We acknowledge receipt of your defence and note that your client denies that the plaintiff was exposed to the alleged or any quantities of noisome and noxious dust or any dust, fumes or vapours. We note that it is further denied that, during the course of her employment with the defendant, the plaintiff was exposed to penicillin powder. We further note that you advised that if the plaintiff was exposed to any dust, fumes, vapours or penicillin powder then it is denied, as a consequence thereof, the plaintiff sustained the injury complained of in the statement of claim. We further note that it is denied that the plaintiff sustained any injury. We note that your client denies that it was guilty of the negligence, breach of duty and breach of statutory duty as set out in the statement of claim. Arising from your denial we now require that the defendant agrees to make voluntary discovery on oath of all documents which are or have been in its possession relating to matters in question in the said proceedings and in particular the following documentation:-

1. system of work;

2. the precautions (if any) taken to prevent injury from materials used in the work/performing part of the workplace;

3. the nature of all materials used in or forming part of the work or place of work;

4. employment documentation relevant to the plaintiff to include the plaintiff's employment file, personnel file and medical file;

5. any other documents in the possession, power or control of the defendant in relation to the issues as pleaded.

Please be advised that:-

  1. (a) the plaintiff makes this requirement pursuant to the Rules of the Superior Courts 1986 and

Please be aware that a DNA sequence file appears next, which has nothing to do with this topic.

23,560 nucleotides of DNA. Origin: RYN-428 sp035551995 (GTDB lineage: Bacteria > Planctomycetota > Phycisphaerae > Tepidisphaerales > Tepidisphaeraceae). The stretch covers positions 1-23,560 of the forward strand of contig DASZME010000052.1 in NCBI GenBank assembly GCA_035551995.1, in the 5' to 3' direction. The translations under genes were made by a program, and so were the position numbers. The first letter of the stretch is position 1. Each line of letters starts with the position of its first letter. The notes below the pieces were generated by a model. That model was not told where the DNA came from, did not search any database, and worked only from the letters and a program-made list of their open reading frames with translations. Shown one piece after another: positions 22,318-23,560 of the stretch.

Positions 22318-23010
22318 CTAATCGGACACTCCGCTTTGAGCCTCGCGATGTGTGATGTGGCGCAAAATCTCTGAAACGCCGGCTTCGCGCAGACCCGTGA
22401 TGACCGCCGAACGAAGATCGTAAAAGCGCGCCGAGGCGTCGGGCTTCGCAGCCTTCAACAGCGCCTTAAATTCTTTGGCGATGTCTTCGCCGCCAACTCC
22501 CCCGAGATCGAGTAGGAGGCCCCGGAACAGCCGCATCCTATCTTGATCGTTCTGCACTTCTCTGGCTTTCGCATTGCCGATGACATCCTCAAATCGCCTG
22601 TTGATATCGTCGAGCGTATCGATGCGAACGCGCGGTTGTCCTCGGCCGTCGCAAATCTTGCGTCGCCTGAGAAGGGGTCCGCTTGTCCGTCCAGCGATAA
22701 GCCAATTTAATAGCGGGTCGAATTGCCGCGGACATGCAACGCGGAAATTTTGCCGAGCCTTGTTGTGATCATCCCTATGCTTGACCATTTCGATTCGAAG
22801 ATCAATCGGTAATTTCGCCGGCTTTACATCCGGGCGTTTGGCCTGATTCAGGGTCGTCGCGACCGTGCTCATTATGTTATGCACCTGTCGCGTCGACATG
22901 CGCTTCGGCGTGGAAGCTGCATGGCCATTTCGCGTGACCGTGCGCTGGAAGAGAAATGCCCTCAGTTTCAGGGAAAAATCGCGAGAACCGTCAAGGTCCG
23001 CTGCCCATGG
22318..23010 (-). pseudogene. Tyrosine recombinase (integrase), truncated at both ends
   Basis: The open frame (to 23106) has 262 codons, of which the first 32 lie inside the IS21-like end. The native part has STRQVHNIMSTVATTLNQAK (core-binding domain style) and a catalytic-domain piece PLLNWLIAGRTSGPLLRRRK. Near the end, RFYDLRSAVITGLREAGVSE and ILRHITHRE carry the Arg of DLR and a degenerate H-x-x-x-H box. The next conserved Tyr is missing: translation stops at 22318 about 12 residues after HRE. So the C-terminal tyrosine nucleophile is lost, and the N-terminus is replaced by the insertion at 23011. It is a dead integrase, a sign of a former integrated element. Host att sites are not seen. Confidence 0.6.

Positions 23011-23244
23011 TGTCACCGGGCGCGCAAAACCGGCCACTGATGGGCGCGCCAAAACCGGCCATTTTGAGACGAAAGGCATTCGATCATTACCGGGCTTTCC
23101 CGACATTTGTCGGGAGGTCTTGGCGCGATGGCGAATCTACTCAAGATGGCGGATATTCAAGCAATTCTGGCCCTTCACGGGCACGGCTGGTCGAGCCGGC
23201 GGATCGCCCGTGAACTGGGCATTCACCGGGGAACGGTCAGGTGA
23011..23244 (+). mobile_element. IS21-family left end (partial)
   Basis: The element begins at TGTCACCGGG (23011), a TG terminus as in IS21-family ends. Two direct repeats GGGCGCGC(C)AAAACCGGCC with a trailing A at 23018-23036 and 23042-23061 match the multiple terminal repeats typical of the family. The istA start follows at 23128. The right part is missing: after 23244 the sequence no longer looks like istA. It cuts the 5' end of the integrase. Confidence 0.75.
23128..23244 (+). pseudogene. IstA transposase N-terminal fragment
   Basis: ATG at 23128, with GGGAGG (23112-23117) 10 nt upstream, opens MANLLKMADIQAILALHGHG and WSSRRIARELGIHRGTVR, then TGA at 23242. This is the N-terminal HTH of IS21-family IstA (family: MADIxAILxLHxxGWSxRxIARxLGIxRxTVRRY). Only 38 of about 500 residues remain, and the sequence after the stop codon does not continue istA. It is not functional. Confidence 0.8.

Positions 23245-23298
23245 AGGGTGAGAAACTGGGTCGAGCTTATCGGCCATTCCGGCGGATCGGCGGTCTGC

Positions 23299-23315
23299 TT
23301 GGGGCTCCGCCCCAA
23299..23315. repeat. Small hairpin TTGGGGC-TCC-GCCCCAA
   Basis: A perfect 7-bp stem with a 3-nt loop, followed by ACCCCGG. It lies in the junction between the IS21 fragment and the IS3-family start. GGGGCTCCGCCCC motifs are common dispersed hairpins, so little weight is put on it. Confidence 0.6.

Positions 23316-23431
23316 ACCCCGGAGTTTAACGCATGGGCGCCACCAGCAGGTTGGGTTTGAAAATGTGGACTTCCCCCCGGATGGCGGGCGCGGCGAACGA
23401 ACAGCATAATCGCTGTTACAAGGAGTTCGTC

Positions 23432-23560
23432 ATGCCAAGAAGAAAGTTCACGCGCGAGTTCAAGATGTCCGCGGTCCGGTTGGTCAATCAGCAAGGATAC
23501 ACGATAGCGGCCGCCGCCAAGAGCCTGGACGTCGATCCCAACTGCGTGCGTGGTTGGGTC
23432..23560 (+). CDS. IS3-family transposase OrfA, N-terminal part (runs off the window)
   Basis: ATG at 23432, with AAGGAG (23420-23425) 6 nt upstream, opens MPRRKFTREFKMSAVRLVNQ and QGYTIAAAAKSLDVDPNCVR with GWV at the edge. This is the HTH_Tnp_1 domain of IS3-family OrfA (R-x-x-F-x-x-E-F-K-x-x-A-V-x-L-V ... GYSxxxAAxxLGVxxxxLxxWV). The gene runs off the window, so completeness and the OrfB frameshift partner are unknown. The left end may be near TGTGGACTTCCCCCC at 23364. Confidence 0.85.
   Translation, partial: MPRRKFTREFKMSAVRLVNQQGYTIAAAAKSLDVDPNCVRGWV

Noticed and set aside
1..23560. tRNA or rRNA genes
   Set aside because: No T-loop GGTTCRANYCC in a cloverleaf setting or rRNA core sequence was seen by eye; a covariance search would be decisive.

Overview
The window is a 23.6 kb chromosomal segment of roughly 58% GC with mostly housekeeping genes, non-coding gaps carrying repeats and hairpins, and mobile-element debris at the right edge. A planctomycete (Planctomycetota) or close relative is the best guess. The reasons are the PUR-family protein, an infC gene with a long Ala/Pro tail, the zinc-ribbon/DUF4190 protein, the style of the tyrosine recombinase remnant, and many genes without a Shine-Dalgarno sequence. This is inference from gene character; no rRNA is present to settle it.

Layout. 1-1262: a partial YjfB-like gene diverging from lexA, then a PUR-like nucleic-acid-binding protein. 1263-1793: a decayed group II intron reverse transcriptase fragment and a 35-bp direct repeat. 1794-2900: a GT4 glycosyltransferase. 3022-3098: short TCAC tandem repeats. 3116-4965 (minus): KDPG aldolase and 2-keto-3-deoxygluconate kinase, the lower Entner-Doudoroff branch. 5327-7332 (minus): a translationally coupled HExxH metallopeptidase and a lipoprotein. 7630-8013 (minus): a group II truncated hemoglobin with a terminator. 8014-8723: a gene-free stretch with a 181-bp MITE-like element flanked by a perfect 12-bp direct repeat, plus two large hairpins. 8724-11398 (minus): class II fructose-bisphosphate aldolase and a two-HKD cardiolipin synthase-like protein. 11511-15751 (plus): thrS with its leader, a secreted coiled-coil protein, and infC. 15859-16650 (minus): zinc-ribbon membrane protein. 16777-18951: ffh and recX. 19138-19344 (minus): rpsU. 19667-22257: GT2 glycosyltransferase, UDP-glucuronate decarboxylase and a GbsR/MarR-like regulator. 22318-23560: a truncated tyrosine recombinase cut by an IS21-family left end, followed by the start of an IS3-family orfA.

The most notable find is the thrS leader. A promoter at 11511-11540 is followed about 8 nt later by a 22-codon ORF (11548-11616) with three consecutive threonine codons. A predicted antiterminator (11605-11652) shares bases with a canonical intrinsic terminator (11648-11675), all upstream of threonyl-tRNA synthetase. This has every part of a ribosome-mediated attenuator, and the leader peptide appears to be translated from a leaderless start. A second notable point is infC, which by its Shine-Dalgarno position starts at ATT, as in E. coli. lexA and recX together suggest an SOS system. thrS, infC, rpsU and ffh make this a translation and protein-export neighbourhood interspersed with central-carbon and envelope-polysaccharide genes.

2. (b) the discovery which the defendant is hereby required to agree to make is discovery which shall be made in like manner and form and shall have the like effect as if directed by order of the High Court and

  3. (c) if the defendant agrees to make the said discovery within the time required namely, 42 days from the date of this letter and fails to make such discovery within the said time, the plaintiff may make application pursuant to the Rules of the Superior Courts 1986 in respect of the defendant's failure to make the said discovery within the said time.

Please also note that unless, within 10 days from the date of this letter, the defendant confirms its agreement to make the discovery hereinbefore required, an application will be made on behalf of the plaintiff to the court for an order requiring that the defendant does make the said discovery and for the costs of and incidental to, the said application; and this letter and the defendant's failure to advise us, as required, that it agrees to make the said discovery required shall be relied upon to ground the said application.

We await hearing from you.

Yours faithfully,

Denis O'Sullivan & Co."

5 I should mention at this stage, that in my view that letter clearly gave reasons for the discovery sought, even though the word "reasons" is not to be found in the...

To continue reading

REQUEST YOUR TRIAL